April saw the Markit/CIPS Purchasing Managers’ Index (PMI) dip below the critical no-change gauge of 50.0 for the first time in more than three years.
At 49.2 – down from a revised 50.7 in March, the PMI was reportedly affected by a decline in both production and new orders.
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Alongside the combination of softer growth in domestic demand and a reduction in new business from overseas, uncertainties relating to the oil and gas market, retail and the upcoming EU referendum had led some businesses to delay spending, according to Markit/CIPS.
Group CEO at the Chartered Institute of Procurement & Supply (CIPS), David Noble commented: In a month that saw the collapse of BHS, the troubles in the British high street are being felt just as keenly in Britain’s factories.
“Manufacturers are compensating for stalling new order growth by depleting their stocks, and dramatically cutting the amount of raw materials they buy from suppliers.”
Chief economist at EEF, Lee Hopley noted: “The sharp drop to a three year low and another month of reported job cuts could be the clearest sign yet that referendum uncertainty is starting to weigh on the real economy.
“However, this is just another straw on the back of a sector already grappling with the struggling oil and gas sector, softening domestic demand and weak order outlook from other parts of the world, all of which are failing to provide any counterbalance to the political uncertainty at home.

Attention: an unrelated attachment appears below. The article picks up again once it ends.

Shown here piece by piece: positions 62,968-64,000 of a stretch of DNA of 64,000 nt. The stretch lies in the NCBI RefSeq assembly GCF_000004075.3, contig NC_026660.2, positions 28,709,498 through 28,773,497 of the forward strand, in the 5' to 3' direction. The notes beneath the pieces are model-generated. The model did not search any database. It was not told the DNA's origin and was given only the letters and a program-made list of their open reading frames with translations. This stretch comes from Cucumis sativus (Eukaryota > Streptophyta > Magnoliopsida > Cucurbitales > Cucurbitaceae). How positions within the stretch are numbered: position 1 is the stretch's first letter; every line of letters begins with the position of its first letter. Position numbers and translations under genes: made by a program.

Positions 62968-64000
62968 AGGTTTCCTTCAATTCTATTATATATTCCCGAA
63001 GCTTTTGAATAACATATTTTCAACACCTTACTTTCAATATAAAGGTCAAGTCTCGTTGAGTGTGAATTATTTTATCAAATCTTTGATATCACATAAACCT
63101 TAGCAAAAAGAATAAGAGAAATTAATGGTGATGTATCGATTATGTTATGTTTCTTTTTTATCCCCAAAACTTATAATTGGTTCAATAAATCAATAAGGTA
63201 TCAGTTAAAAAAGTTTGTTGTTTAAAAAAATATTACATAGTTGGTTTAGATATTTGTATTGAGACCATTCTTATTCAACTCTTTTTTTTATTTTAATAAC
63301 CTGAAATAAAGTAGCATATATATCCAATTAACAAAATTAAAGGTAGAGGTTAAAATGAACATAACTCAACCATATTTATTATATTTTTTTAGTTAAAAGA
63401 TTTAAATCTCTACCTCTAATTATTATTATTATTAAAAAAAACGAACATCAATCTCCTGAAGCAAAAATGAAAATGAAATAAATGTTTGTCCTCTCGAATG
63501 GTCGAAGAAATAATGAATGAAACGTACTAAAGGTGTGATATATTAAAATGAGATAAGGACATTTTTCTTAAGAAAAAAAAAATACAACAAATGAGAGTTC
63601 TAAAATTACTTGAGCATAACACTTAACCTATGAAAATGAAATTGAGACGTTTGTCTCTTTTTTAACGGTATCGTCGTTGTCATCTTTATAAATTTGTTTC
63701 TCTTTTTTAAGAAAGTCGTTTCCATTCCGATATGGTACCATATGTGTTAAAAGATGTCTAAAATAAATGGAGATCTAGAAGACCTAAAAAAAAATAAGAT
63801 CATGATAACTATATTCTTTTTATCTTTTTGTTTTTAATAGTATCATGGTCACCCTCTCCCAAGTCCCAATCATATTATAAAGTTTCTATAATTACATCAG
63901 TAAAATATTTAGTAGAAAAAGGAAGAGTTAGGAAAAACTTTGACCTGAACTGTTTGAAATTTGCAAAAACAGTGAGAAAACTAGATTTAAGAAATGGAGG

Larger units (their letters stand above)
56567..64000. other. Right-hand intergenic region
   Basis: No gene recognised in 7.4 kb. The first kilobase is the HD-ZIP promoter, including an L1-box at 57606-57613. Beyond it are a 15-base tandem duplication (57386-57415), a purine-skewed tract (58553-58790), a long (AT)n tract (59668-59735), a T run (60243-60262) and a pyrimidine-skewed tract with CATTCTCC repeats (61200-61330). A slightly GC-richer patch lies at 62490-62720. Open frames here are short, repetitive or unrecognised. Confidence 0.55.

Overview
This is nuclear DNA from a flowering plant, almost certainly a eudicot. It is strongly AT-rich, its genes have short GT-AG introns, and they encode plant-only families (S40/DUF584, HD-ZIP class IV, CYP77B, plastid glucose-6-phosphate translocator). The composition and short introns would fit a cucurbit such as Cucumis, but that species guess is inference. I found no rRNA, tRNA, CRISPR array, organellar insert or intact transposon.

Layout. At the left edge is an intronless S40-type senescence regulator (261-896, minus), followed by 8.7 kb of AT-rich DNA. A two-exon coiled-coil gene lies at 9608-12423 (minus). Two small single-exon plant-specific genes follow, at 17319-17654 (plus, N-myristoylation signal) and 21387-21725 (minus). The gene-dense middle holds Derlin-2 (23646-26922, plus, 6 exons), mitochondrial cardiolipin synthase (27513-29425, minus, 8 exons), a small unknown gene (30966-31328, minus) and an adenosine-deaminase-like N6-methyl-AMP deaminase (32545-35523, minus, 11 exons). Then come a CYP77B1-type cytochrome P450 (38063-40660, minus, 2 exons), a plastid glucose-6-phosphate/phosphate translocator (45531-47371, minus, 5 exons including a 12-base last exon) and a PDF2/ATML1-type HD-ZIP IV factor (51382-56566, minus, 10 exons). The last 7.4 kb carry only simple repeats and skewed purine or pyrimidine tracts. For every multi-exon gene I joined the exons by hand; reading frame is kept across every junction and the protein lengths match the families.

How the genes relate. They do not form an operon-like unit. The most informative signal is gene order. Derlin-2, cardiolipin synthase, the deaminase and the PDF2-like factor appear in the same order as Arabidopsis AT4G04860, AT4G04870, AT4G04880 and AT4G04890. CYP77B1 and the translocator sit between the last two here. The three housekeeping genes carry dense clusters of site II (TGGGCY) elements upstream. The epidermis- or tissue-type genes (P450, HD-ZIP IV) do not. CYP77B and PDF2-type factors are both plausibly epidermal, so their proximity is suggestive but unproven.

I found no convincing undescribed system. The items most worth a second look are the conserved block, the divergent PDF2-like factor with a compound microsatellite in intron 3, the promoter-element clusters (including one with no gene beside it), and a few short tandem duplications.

“Following on from the contraction in output in official data for the first quarter, it will require everything that could go right to come good in the second half of the year if manufacturing is to avoid another year of falling output.”
Head of manufacturing at Barclays, Mike Rigby said: “It was always on the cards that when growth in domestic demand, which has been supporting recovery, began to falter, the performance of UK manufacturing was going to look more vulnerable.
“With the ongoing impact of a slowing global economy plus a lacklustre exporting performance continuing to weigh down on the sector, it has to be hoped that once the uncertainty over the EU referendum clears, we will see manufacturers increasing the vital levels of investment needed to boost recovery.”
SME optimism on the up
On a more positive note and contradicting the overall PMI decline, the CBI’s latest quarterly survey revealed that conditions for the UK’s small and medium-sized businesses had stabilised over the past quarter.
The survey of more than 440 firms reported that total new orders and new domestic orders rose slightly in the three months to April – though export orders fell again.
However, optimism about demand for export over the year ahead also rose for the second quarter, with SMEs expressing greater confidence than larger firms.
Meanwhile, output was flat among small and medium-sized manufacturers, in line with the performance of the rest of the manufacturing sector, following a quarter in which they outperformed the sector as a whole. Expectations for the quarter ahead remained strong.
Against this backdrop, investment intentions strengthened, with replacement and efficiency among the primary drivers of investment, while hiring intentions remain firm. However, concerns about skills shortages have picked up as a potential drag on output.
CBI director for economics, Rain Newton-Smith commented: “Higher spending on training is often a sign that skills shortages are biting again.
“This further underlines the need for business and government to work together in the coming months and make sure we get the design of the apprenticeship levy right, so it can deliver the quality skills training that firms need.
“While the depreciation of the pound since mid-2015 will be welcomed by exporters, the Government could – and should – do more to help by establishing an exports commission that can look at the challenges and opportunities for exporters more closely.”